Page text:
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Syrian Observatory: Islamic State captures town from government
October 1, 2017 / 7:24 AM / 3 months ago

Syrian Observatory: Islamic State captures town from government

BEIRUT (Reuters) - The Syrian Observatory for Human Rights reported on Sunday that Islamic State fighters had captured a town in Homs province from government forces, part of a wider counter-attack by the jihadists as they come under intense pressure in eastern Syria.

There was no comment from the Syrian army on the report that the town of al-Qaryatayn had fallen. The town is located some 300 km (190 miles) from Deir al-Zor city, the current focus of the Syrian government’s campaign against Islamic State.

Syrian government forces and allied militia recovered Qaryatayn from Islamic State some six months ago. The Observatory said the jihadists had captured it in a surprise attack launched after their fighters had infiltrated the town.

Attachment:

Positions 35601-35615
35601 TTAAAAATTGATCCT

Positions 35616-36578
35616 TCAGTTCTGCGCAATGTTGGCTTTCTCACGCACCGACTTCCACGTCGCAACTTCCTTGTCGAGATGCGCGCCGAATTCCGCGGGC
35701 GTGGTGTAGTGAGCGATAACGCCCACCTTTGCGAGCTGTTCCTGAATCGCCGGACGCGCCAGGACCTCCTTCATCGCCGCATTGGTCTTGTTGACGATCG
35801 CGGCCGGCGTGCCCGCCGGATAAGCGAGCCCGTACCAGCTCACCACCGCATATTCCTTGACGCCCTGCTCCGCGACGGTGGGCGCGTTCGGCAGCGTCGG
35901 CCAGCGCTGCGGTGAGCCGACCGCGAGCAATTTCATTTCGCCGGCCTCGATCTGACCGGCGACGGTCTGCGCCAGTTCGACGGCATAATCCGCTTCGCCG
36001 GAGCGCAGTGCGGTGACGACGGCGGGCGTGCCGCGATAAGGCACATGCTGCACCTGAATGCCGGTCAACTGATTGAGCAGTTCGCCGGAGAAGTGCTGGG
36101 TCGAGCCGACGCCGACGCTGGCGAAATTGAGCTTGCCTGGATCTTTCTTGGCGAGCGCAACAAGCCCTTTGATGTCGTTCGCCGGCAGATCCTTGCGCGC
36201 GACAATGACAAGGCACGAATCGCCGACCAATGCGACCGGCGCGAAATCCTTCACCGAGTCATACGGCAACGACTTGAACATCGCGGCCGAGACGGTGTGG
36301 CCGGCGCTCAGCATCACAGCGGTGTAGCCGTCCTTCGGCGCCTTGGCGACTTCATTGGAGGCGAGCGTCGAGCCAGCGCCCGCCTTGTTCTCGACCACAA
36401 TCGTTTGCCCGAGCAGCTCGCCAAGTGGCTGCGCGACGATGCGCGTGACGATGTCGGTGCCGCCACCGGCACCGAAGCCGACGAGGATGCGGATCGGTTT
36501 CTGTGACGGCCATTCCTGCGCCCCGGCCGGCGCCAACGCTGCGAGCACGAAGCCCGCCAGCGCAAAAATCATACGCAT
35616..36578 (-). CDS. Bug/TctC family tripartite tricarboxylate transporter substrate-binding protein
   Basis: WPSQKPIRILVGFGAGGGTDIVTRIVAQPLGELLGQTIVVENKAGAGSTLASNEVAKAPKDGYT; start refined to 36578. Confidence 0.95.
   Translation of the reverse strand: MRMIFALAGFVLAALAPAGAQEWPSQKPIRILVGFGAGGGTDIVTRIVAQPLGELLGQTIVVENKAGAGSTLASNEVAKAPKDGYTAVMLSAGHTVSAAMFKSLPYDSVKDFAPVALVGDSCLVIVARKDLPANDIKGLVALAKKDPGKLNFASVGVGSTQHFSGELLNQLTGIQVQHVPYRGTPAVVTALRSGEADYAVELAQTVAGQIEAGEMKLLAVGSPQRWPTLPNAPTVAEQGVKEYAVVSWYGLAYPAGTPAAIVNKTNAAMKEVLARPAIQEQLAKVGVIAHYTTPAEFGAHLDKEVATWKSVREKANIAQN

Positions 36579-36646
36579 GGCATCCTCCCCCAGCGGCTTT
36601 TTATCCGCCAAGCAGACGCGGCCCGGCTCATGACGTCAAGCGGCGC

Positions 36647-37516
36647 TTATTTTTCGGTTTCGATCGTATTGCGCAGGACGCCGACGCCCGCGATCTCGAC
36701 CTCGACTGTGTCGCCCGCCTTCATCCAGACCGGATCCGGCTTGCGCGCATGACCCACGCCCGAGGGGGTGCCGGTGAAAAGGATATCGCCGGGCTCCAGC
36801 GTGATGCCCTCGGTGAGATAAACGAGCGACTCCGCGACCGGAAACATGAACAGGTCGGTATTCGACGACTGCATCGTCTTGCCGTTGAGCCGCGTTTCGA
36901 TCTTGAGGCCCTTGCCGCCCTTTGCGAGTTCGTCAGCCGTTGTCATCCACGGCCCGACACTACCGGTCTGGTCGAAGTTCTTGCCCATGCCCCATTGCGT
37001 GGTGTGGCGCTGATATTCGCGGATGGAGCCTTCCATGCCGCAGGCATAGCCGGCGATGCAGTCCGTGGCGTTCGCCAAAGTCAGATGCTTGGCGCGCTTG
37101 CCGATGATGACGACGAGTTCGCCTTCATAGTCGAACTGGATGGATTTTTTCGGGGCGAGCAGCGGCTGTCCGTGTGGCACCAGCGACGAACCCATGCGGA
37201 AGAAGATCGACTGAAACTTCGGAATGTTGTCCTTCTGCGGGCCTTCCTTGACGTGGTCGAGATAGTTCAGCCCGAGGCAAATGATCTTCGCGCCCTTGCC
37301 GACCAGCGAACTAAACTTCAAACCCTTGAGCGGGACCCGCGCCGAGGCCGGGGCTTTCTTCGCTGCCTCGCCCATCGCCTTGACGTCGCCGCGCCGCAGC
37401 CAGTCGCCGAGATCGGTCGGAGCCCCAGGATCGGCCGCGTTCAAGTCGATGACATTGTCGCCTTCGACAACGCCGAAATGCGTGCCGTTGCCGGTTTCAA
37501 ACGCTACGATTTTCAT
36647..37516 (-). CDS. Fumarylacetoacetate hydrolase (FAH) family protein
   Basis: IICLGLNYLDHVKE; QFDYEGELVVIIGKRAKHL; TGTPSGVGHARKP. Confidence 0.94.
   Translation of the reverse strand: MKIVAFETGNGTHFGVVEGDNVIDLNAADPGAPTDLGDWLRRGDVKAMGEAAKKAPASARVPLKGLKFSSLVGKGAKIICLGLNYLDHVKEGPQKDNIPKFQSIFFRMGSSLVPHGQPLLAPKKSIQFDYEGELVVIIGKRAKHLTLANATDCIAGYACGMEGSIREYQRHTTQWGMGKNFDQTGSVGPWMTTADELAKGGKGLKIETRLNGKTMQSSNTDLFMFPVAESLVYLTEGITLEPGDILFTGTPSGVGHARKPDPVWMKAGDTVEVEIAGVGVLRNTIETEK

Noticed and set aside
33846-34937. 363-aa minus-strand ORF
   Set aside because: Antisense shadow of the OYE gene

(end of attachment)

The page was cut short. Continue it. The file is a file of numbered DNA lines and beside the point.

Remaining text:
Islamic State has lost swathes of territory to the Russian-backed Syrian government and to U.S.-backed Syrian militias that are waging separate campaigns against the group’s last major strongholds in Deir al-Zor province in eastern Syria.

Islamic State fighters last week counter-attacked government forces and allied Iran-backed militias along the highway connecting Deir al-Zor city to Palmyra in central Syria, temporarily rendering the road impassable.

Hezbollah leader Sayyed Hassan Nasrallah, whose group is fighting in support of the Syrian government, said on Saturday that Islamic State counter-attacks were to be expected as the jihadists were besieged and incapable of recovering ground.

The Syrian air force conducted intensive air strikes on Islamic State positions and fortifications in several locations, a Syrian military source said in a report circulated by state media on Sunday. It did not mention Qaryatayn.

The source said dozens of Islamic State militants had been killed in the air strikes to the east of the town of al-Salamiya; to the east of the town of al-Sukhna, which is on a main road to Deir al-Zor; and in Deir al-Zor province itself.

Writing by Tom Perry; Editing by Gareth Jones and Mark Potter

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